Monday, October 18, 2010

The Chinese Currency Debate

At this point in the global economic cycle, many countries are seeking a more competitive exchange rate. However, when all countries want a weaker exchange rate, it becomes difficult to please everyone.

Most focus has centred on the value of the dollar / Yuan. The IMF state (link) that the Chinese Yuan is undervalued compared to the US dollar. Economists such as Paul Krugman, argue that this undervaluation of the Yuan means a loss of jobs and output in the US.

If China stopped buying so many US Treasuries, the dollar would weaken making US exports more competitive and help the stagnant recovery. However, China is resisting pressure to allow Yuan to appreciate because it is following a policy of boosting exports and growth.

It can be argued this policy of a weak Yuan is in danger of overheating the Chinese economy. The strong demand for exports is encouraging speculative investment. Also, the unsterilized foreign currency holdings (link) and strong export demand are in danger of boosting Chinese inflation.

However, on the other hand, the US consumer is benefiting from cheaper Chinese goods which is increasing their living standards. This increases their disposable income to spend on other goods.

China's intervention has led to foreign currency reserves of $2.6 trillion - the highest in the world. This accumulation of foreign currency reserves is a mirror of the recurring Chinese current account surplus.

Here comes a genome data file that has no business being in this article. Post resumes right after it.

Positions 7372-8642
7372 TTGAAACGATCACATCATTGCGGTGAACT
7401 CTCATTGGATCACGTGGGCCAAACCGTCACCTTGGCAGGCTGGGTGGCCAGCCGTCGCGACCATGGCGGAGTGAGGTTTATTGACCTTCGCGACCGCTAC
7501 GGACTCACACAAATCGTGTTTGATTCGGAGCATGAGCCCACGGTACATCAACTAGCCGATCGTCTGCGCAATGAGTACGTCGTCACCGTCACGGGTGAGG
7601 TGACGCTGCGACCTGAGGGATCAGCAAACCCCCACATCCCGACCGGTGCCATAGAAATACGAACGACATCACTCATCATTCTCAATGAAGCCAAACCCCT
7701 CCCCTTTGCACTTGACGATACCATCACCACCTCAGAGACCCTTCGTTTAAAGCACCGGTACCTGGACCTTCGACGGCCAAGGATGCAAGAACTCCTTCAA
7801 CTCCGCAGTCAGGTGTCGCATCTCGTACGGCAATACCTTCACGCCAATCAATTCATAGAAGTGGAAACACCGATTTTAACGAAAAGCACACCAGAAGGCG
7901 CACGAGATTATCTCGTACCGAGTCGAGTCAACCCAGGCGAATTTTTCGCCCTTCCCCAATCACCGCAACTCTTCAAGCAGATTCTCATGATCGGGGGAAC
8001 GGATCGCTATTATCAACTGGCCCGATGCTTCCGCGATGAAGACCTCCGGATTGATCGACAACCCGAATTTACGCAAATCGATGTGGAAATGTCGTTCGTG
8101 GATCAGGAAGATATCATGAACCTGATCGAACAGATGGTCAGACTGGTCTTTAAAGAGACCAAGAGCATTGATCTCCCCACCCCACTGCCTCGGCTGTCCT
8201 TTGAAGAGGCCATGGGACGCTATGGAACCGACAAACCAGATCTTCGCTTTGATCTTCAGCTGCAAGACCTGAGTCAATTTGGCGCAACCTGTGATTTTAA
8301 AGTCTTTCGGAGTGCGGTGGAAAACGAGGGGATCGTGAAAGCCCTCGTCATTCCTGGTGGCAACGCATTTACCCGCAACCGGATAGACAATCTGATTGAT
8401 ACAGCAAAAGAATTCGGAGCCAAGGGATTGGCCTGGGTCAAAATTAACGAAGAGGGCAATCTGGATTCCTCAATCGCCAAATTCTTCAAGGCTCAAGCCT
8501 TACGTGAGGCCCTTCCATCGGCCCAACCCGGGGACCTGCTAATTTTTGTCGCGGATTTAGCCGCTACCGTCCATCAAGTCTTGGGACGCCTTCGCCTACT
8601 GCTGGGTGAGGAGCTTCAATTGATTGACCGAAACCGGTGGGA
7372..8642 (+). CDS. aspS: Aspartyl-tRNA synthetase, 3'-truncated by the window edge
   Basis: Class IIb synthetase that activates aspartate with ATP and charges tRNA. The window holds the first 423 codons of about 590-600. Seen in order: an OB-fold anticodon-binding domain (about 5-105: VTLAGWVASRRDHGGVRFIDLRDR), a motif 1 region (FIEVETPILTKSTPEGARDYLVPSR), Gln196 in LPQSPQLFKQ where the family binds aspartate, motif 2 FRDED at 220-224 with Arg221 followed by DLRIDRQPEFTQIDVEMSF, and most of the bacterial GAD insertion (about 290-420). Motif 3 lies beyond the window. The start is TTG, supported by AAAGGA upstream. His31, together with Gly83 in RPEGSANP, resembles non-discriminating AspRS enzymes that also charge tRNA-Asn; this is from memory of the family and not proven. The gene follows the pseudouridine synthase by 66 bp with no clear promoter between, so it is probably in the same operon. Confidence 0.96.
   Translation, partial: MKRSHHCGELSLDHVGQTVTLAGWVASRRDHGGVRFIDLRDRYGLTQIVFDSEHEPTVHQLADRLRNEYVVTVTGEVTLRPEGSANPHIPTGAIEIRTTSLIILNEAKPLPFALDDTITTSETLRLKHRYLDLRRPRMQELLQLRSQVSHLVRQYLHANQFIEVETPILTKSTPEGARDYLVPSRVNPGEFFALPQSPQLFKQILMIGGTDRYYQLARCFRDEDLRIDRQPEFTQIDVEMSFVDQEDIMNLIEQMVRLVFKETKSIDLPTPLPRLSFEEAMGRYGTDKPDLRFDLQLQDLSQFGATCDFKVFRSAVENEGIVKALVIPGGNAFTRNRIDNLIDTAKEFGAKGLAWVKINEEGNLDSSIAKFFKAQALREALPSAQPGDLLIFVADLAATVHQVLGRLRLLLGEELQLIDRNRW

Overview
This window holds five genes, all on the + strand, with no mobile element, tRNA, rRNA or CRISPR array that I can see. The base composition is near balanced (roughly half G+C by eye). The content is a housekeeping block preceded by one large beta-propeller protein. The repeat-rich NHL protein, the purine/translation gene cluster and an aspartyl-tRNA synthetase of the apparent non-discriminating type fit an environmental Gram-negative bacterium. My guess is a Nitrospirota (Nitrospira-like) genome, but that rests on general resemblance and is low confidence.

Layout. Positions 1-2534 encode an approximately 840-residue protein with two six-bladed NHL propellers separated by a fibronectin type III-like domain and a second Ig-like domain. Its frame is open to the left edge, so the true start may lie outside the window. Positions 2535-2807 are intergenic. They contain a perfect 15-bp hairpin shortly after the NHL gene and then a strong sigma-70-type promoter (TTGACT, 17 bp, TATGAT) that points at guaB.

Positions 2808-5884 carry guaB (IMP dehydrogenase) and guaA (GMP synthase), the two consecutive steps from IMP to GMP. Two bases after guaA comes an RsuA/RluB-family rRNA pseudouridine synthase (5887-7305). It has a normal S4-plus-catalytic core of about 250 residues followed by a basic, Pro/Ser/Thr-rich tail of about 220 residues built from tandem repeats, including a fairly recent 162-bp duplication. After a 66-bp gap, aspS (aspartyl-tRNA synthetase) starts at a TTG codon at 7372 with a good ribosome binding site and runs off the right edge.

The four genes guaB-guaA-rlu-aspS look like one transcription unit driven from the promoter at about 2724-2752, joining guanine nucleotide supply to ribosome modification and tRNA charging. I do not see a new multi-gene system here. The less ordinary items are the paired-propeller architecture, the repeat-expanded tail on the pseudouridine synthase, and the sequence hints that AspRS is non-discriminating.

The irony is that China has been one of the best buyers of US Treasuries helping to finance the US deficit. The other irony is that China holds so many dollar assets it has a vested interest in the value of the dollar. Tentatively it has started to diversify (such as buying Yen this year). However, the Chinese Yuan is only pegged against the US dollar. Whilst they maintain this dollar peg, there will always be a need to buy dollar assets.



Fatuberlihu said...

China's currency reserve: $2.6 billion or 2.6 trillion?

Basudeb Sen said...

That undervalued yuan relative to US$ is adversely affecting the US output and employment is far from the Truth. China exports mostly those goods to the US that the US found it uneconomic to produce in the US given the US wage rates. Rather, the undervalued Yuan is hurting other third world countries exports to the US. Chinese government through its pegging of Yuan/dollar rate is hurting its own national interest just to keep the country's exploited labour find some employment: the costs to China are low wages to Chinese labour, low earnings on its holding of US treasury bill assets, risk of losing the value of these assets when the Chinese ultimately tries to use these dollar assets to buy some thing from countries other than the US. It is unfortunate that Marxian, Leninist and Maovian Economic theory do not have any prescription for the Chinese to get out of their export to US-dependency for protecting output and employment. They have no option but to let US capitalists and consumers appropriate the better part of the surplus value produced by the Chinese labour. Sooner or later, China and the US have to get out of this basic imbalance.